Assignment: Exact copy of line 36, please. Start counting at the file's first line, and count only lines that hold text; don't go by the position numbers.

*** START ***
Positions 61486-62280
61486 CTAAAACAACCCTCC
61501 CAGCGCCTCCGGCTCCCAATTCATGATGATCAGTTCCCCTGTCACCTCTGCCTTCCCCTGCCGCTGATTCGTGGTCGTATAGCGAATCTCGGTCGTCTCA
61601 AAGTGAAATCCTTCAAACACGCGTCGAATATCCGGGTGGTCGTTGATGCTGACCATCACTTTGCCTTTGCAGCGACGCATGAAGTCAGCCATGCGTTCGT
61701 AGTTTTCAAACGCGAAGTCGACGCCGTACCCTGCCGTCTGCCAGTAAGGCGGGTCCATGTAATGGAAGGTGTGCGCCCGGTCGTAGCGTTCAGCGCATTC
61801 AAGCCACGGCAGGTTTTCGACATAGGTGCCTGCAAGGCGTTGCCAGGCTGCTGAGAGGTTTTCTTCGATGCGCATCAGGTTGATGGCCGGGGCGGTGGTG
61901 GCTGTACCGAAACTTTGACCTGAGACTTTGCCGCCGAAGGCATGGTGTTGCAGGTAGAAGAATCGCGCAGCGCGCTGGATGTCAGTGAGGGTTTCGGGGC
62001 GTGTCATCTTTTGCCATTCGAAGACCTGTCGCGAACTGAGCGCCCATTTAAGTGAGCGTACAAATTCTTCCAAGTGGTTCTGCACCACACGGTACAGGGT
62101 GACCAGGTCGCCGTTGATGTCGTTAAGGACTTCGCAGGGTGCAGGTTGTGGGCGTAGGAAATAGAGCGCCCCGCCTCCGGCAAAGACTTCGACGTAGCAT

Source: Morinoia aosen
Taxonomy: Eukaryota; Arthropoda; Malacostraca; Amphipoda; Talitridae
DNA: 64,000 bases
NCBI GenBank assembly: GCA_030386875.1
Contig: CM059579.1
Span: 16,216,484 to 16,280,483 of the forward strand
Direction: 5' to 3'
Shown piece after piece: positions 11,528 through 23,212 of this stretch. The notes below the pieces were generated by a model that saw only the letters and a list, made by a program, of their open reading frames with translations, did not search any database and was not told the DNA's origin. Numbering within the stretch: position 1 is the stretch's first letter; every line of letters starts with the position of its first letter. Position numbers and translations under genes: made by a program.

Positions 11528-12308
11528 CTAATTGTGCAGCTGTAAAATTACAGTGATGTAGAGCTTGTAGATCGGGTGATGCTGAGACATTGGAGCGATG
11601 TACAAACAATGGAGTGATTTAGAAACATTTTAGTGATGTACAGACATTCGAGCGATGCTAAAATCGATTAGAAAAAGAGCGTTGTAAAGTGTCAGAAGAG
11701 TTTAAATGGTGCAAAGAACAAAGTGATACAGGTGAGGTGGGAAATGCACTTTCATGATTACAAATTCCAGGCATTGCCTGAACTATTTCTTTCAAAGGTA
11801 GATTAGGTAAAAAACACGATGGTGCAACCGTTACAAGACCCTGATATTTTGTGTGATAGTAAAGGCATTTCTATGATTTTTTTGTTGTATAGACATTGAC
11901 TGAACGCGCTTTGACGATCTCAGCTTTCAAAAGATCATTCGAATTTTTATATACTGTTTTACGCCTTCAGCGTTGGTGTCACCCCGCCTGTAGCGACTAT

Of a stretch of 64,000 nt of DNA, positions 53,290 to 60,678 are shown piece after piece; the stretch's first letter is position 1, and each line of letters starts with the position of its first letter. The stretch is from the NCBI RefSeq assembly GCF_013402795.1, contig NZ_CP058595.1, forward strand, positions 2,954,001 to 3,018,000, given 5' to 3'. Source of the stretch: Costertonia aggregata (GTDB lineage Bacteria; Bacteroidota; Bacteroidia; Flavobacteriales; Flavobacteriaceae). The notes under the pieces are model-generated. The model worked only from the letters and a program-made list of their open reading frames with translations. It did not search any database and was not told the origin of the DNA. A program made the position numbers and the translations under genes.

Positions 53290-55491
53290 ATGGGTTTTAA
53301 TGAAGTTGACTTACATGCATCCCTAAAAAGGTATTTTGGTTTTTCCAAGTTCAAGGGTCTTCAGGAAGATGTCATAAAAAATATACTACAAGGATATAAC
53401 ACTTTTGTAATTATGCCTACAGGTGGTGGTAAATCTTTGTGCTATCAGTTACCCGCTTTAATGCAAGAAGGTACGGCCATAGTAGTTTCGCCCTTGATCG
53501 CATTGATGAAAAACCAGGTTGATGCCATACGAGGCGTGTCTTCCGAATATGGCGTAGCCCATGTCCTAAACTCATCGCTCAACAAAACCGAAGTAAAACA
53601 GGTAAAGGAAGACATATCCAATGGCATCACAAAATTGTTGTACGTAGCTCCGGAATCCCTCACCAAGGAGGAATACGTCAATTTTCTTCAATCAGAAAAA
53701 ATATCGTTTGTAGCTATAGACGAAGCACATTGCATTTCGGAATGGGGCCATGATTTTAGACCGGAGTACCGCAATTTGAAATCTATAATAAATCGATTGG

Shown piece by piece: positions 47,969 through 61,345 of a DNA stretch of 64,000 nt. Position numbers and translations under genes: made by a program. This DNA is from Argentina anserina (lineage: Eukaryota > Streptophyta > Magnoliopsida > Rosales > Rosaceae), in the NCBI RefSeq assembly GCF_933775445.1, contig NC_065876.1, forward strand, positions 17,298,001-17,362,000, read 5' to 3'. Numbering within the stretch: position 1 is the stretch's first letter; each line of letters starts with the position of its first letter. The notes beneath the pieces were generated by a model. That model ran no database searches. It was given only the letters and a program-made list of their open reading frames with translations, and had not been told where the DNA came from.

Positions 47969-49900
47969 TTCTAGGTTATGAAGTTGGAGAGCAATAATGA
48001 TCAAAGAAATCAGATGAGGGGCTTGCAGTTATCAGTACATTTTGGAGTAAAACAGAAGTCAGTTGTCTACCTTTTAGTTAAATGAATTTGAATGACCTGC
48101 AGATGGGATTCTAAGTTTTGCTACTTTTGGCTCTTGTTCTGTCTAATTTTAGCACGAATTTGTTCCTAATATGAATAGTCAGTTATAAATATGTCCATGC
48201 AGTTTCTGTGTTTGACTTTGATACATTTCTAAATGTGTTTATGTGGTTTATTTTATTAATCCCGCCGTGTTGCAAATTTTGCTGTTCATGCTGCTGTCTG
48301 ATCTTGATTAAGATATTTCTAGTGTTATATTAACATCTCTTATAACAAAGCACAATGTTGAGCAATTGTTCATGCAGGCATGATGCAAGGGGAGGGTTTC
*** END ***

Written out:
48101 AGATGGGATTCTAAGTTTTGCTACTTTTGGCTCTTGTTCTGTCTAATTTTAGCACGAATTTGTTCCTAATATGAATAGTCAGTTATAAATATGTCCATGC